One woman is spending today preparing to give the gift of life at Christmas by donating a kidney to a workmate.
Helen Cavanagh, 51, will be admitted to hospital on Boxing Day alongside Julie Rogers, 45, in readiness for a double operation lasting eight hours.
Mother-of-two Ms Rogers, from Hindley, near Wigan, suffers from polycystic kidney disease - which has already killed her grandfather, great aunt and aunt.
Both her mother and sister have the hereditary condition, and she has passed it on to her daughters, Jordan, 22, and Sophie, 19. Therefore no family member was suitable to donate.
Instead Mrs Cavanagh, a long-time workmate at the Royal Bank of Scotland, has offered to undergo the surgeon's knife to donate her own healthy organ.
"It's the gift of life," said Ms Rogers, who had her kidneys removed in 2011 and is on a long waiting list for a deceased matching donor.
"There's people dying all the time. She's the most important person in my life.
"They said at the hospital it was unusual, all the nurses seemed surprised she was a friend not a relative, how amazing it was."
Over the last seven years Ms Rogers' kidneys grew so large that people thought she was pregnant and she had to wear maternity clothes.
She struggled to breathe properly, was in a lot of pain and her eating and drinking has been severely restricted.
Ms Rogers, who works at RBS in Bolton, Greater Manchester, now undergoes dialysis three times a week for five and a half hours each session.
"The average life span is five years on dialysis, I'm now on my third year. Some people beat that statistic, some don't, my aunty didn't," she said.
"It makes you realise the statistics are real people.
"Quite a few people have said 'I will give you a kidney', it's something people want to say.
"I couldn't believe it, when Helen considered it.
"I was gobsmacked, I didn't know what to say. There was a long silence."
Mrs Cavanagh, a project manager with RBS in Manchester, would visit Ms Rogers at her home and began thinking about being a donor a year ago.
She said: "When I went to see her she was either trying to go to work, she always came into work when not really up to it, or sick, or on dialysis or asleep.
"I just thought 'I travel, do loads of sport, I just thought, 'that's not a life.' I just couldn't imagine that.
"Julie just seems to absorb it all. She's amazing."
After reading up about live donors she offered to donate a kidney to Ms Rogers, who was "overwhelmed".
"I just said 'I have got this stuff about live donors. I'm seriously thinking I would like to be your donor'," she said.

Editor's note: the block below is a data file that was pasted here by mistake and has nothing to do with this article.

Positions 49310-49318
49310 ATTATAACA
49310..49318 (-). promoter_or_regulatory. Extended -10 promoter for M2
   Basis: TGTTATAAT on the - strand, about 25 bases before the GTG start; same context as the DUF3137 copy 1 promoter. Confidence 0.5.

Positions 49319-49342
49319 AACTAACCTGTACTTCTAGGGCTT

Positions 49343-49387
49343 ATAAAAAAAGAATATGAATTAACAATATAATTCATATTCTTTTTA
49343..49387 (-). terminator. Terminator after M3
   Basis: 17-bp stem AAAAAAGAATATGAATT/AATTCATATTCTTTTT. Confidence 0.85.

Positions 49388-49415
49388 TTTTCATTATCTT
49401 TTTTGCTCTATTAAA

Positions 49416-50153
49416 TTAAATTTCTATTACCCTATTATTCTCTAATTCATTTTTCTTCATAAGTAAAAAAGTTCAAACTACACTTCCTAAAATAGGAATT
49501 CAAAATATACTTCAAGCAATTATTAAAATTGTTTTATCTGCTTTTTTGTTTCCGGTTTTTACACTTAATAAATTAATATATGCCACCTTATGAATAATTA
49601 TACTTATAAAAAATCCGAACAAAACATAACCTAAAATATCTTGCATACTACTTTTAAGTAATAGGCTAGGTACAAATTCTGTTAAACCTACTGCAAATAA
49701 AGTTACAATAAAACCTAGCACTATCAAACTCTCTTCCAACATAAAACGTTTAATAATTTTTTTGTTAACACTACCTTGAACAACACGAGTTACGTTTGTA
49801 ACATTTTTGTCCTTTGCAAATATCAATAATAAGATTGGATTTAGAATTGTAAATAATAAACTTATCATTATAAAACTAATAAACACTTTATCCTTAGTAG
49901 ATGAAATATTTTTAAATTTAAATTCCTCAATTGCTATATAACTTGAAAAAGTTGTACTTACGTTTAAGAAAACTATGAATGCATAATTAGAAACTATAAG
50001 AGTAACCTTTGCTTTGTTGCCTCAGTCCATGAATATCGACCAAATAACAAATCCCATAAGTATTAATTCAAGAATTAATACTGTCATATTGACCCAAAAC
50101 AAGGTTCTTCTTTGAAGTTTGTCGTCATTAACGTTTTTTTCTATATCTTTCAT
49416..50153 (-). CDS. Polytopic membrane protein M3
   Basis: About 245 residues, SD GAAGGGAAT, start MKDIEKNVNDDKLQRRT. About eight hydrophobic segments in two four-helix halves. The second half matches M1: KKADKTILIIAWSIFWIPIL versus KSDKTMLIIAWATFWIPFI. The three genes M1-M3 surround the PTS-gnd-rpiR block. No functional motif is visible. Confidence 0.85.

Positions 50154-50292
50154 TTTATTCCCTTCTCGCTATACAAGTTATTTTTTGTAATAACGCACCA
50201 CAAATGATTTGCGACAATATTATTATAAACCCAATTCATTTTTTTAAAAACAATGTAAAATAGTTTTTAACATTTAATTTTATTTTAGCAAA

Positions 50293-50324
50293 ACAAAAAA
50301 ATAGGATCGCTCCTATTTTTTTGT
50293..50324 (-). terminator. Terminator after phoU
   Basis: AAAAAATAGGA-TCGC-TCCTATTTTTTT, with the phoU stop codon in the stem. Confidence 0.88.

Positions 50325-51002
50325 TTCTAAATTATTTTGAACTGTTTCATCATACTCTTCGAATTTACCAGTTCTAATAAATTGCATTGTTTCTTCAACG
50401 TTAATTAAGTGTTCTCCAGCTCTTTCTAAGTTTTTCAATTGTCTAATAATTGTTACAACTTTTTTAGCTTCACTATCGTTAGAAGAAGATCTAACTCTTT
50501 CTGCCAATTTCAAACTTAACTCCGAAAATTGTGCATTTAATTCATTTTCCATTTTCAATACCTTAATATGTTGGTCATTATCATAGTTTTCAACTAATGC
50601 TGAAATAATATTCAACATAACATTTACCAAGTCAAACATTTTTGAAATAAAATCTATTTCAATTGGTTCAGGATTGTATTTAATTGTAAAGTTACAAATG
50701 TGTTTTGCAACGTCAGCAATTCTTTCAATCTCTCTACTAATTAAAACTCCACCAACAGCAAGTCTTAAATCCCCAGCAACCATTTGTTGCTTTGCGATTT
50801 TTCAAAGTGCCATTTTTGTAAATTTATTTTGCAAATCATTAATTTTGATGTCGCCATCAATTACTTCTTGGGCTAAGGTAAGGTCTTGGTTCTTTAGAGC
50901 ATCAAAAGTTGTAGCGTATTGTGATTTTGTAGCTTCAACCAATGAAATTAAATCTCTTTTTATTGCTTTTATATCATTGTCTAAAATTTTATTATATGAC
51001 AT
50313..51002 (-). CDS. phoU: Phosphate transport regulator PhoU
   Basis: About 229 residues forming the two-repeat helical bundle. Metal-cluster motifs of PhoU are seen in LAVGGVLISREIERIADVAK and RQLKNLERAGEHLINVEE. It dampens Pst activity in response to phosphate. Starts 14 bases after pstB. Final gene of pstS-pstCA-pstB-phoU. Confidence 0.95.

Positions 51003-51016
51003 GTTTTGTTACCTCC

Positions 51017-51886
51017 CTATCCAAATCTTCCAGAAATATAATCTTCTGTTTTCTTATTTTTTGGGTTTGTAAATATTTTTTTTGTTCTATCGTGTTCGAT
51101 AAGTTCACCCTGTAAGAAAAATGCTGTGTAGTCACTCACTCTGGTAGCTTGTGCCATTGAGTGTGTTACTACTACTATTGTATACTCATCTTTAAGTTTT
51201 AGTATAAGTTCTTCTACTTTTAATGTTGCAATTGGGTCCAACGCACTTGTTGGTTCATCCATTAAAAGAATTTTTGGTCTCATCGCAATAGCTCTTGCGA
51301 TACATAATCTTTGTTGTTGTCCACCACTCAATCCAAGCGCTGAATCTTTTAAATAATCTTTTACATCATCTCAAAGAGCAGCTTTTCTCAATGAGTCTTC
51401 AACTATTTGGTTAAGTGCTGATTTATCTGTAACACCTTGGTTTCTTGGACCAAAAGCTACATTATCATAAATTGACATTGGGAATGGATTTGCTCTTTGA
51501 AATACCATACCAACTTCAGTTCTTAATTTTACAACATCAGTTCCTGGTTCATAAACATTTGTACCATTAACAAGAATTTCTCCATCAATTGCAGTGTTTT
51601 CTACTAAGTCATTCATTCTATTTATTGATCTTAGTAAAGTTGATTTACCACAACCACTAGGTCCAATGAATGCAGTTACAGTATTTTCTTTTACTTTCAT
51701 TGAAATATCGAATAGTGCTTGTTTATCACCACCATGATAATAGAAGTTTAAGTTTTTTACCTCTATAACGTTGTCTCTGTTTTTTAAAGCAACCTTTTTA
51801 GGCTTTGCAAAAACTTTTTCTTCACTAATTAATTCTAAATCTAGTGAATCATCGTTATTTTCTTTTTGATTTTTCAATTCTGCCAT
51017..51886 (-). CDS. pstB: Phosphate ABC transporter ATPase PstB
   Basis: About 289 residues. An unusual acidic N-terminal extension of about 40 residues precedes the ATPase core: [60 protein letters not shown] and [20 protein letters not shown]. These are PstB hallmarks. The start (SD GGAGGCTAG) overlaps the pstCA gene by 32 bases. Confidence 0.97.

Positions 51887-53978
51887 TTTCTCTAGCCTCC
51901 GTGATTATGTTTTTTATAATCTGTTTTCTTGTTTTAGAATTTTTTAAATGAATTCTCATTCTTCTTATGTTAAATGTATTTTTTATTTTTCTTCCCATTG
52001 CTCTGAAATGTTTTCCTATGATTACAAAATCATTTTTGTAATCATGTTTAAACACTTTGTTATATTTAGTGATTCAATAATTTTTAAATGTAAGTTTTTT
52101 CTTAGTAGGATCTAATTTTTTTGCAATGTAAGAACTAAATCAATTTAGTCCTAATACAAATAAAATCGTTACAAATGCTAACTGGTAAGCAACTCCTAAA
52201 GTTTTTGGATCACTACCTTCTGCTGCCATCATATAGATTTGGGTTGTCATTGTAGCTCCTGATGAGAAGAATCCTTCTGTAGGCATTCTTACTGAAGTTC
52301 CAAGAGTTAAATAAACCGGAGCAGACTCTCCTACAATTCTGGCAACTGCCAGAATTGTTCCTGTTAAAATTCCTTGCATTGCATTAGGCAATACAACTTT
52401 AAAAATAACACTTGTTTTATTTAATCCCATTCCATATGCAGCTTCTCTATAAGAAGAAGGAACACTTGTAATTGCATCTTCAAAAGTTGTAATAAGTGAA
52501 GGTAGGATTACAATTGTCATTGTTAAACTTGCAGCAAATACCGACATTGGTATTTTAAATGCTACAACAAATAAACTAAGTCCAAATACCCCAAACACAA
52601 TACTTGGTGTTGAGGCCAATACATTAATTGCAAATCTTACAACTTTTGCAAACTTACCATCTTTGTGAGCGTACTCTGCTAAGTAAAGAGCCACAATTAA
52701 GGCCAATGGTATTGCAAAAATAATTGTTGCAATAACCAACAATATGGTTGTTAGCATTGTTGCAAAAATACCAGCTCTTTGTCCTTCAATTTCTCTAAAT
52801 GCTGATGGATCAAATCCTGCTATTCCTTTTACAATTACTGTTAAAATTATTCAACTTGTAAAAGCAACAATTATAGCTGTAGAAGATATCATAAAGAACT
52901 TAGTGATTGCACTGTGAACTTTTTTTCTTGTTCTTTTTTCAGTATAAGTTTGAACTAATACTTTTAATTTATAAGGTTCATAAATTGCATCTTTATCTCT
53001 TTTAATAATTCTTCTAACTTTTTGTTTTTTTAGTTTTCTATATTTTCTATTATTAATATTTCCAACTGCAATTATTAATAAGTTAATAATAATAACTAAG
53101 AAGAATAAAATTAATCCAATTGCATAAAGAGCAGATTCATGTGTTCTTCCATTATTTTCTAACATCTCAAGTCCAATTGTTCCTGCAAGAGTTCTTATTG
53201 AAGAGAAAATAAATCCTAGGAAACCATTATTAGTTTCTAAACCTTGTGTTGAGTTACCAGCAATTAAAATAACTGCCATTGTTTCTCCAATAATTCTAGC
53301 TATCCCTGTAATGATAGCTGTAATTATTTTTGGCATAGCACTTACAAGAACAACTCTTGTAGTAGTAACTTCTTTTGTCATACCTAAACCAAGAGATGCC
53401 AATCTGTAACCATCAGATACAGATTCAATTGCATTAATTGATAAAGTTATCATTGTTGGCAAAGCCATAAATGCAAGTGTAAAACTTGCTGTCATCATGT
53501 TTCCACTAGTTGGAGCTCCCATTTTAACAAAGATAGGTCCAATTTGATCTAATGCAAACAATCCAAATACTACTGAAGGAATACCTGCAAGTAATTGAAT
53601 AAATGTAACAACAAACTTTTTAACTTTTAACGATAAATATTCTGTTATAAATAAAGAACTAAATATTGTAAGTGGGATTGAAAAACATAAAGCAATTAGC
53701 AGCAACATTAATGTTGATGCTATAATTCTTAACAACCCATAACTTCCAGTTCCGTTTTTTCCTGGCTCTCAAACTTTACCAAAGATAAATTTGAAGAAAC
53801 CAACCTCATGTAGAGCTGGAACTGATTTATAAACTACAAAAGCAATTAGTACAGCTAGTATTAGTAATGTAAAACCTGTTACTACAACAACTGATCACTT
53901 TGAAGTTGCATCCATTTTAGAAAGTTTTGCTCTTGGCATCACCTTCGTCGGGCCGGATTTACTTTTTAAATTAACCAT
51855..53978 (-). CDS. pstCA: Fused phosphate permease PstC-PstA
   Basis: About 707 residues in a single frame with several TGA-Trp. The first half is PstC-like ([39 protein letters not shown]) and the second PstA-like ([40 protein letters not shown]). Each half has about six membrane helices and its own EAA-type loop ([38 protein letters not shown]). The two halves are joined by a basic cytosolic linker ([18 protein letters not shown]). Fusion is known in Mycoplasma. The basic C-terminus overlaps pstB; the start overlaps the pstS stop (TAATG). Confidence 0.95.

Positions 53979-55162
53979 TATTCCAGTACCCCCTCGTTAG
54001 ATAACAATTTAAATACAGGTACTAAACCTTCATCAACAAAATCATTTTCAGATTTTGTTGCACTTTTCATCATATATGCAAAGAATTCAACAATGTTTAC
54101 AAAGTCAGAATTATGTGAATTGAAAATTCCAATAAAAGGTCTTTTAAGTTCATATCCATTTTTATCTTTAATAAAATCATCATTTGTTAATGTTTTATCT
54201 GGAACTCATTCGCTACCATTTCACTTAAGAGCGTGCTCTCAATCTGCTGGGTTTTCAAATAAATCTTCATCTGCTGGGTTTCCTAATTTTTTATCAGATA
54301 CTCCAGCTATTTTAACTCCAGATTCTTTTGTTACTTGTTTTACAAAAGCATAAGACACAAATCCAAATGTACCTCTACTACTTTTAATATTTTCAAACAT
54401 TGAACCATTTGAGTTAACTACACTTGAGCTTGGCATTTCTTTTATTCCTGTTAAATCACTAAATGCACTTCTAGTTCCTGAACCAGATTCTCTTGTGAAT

"Julie, being Julie, said 'What about your own health issues?' But that's typical of her.
"I couldn't do it for anybody."
Fortunately their blood group matched and after a series of physical and psychological assessments, doctors gave the op the go-ahead.
"I was just in the right place at the right time," added Mrs Cavanagh.
"When our blood types matched, it was just meant to be.
"People keep saying I'm brave, but you would have to meet Julie to know why I'm doing it.
"I've never had a major operation or even children so I'm in blissful ignorance what it's like. I'm told the morphine drip is marvellous!"
Mrs Cavanagh, who each year does a 100-mile challenge walk for charity, went for a stroll with Ms Rogers last summer - but her friend struggled to manage 200 yards, she was so weak.
Mrs Cavanagh added: "Julie said to me 'What if you can't do your 10-mile walk after it goes ahead?'.
"I said 'Well Julie, if you can walk 10 miles and I can walk 10 miles, then in my head I will have come to terms with it."
They will be admitted at 2pm on Boxing Day at the Manchester Royal Infirmary with the operation, lasting five hours for Mrs Cavanagh and three for Ms Rogers, taking place on Friday morning.
A spokeswoman for NHS Blood and Transplant said: "What Helen is doing is a very selfless act. She is doing something genuinely good for a friend in desperate need of a transplant.
"More than 1,000 people choose to donate an organ as a living donor each year and these rates are continuing to rise.
"There are currently more than 5,800 people waiting for a kidney in the UK and these people rely on the generosity of others donating their organs, in life or in death, to significantly improve their quality of life."